The early organizers themselves were also a broader group. Today, Sunrise is supported by many faculty members and graduate students, but the planning and demonstrations are essentially entirely undergraduates. The SALC had many undergraduates involved but was often led and guided by professors and PHD candidates, who would be around for more than a few years.

David Wiley is a Professor Emeritus at MSU, national president of the African Studies Association and has spent over 60 years researching Africa. On top of researching it, he was on MSU’s campus during the SALC’s campaign. Wiley says a great example of that kind of cooperation is former MSU head tennis coach Frank Beeman.

Beeman, a major supporter of the SALC, was known to lobby MSU presidents and administrators over private tennis lessons during his time as the university’s coach.

In a 2016 panel discussion moderated by Wiley focusing on the SALC, Beeman was asked about how he used his access to aid the SALC.

“There wasn't any pitched discussion, but they knew how I felt,” Beeman said in the panel. “And occasionally, because both of them were tennis players, I would be playing with them and discussing that kind of thing.”

Wiley says that having Ph.D students and faculty involved in organizing creates “continuity,” and makes for stronger long-term efforts.

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Estrada-White said Sunrise isn’t too worried about continuity and recruitment is made easy by the fear young people feel for climate change.

“Everyone has a vested interest in the earth surviving, right?” Estrada-White said. “So there's always gonna be someone willing to take on this fight.”

SALC researcher Christopher Root pointed out another difference that could be slowing progress: MSU’s board is currently in tumult over another major issue. She said that in the 70s, the board could focus on issues like South Africa divestment, while today the board is too busy with Title IX concerns and the fallout of the Nassar abuse and cover-up, to give time and attention to issues like fossil-fuel divestment.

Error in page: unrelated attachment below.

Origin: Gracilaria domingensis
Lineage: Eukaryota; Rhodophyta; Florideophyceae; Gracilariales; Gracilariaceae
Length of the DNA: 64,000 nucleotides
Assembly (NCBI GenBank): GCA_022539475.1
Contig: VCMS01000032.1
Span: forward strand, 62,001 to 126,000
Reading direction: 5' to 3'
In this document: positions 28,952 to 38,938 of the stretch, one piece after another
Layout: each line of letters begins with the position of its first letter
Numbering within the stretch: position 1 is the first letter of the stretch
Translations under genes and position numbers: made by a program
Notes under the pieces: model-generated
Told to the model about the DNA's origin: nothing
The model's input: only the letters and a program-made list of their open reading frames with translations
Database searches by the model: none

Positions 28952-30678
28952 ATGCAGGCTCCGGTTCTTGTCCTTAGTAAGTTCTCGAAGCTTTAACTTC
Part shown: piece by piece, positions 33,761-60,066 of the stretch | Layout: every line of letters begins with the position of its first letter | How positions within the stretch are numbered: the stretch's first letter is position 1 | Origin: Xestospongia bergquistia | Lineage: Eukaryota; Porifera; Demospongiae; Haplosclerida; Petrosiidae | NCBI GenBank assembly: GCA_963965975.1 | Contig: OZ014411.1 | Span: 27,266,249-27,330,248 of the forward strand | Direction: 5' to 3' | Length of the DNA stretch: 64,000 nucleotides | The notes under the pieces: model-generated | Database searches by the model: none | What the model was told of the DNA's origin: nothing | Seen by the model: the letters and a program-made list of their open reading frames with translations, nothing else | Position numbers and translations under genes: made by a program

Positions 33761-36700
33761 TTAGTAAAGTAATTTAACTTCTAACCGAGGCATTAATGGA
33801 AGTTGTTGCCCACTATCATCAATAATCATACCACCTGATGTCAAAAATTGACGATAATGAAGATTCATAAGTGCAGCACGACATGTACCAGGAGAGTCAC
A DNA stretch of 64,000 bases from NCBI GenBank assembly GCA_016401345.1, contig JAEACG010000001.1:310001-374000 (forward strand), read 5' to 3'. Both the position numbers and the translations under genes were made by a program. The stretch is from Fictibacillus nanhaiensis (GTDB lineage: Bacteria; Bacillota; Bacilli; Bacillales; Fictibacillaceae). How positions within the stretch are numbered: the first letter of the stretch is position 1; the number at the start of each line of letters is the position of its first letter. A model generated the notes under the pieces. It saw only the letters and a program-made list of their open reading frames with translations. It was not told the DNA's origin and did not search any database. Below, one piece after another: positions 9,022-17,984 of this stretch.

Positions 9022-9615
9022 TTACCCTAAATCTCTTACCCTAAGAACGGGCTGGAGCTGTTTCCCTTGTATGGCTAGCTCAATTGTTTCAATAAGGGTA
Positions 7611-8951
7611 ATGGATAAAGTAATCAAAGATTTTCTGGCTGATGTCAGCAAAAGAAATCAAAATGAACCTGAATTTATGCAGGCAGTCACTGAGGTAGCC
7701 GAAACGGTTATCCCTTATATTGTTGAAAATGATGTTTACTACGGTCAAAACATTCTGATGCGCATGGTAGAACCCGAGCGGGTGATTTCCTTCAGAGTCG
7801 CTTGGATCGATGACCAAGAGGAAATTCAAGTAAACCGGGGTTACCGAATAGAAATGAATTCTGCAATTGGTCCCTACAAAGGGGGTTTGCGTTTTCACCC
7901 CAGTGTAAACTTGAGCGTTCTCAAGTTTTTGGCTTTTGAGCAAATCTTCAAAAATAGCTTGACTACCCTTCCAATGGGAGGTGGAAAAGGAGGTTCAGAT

“(Title IX) is an enormously important issue that has taken a lot of political energy at MSU,” Root said. “Some of it, doing important political work, and some of it just being a horribly bad administration that’s damaged many, many people and MSU’s national reputation. So, you know, that's been there.”

Despite the board’s current problems, for Estrada-White and his peers in Sunrise, waiting for the investments to expire isn’t an option. The legacy of the SALC shows him it’s possible to make divestment a reality.

“Eventually they're gonna have to divest ... we're gonna keep putting pressure on them until they do,” Estrada-White said. “In many ways, divestment needs to happen now, but we understand, just like they did back then, that it's gonna take time. We're gonna keep pushing, we're determined. This is something that we're very passionate about, and it's not something we're ever going to give up.”

Like organizers today, the students behind the SALC were inspired by those who came before. Root says that many of their childhoods and high-school years coincided with rampant student anti-war organizing, and that in the same way that climate activists today draw on the SALC for inspiration, SALC spartans looked back on anti-war campaigns at MSU for guidance.

“For some folks, the history of anti-war organizing was in the background,” Root said. “That if that happened, it was possible that the anti-apartheid organizing could become a growing political issue, if people addressed it.”

Root now runs the African Activist Archive. She suggests readers visit their website for further information and a vast collection of primary SALC artifacts and documents.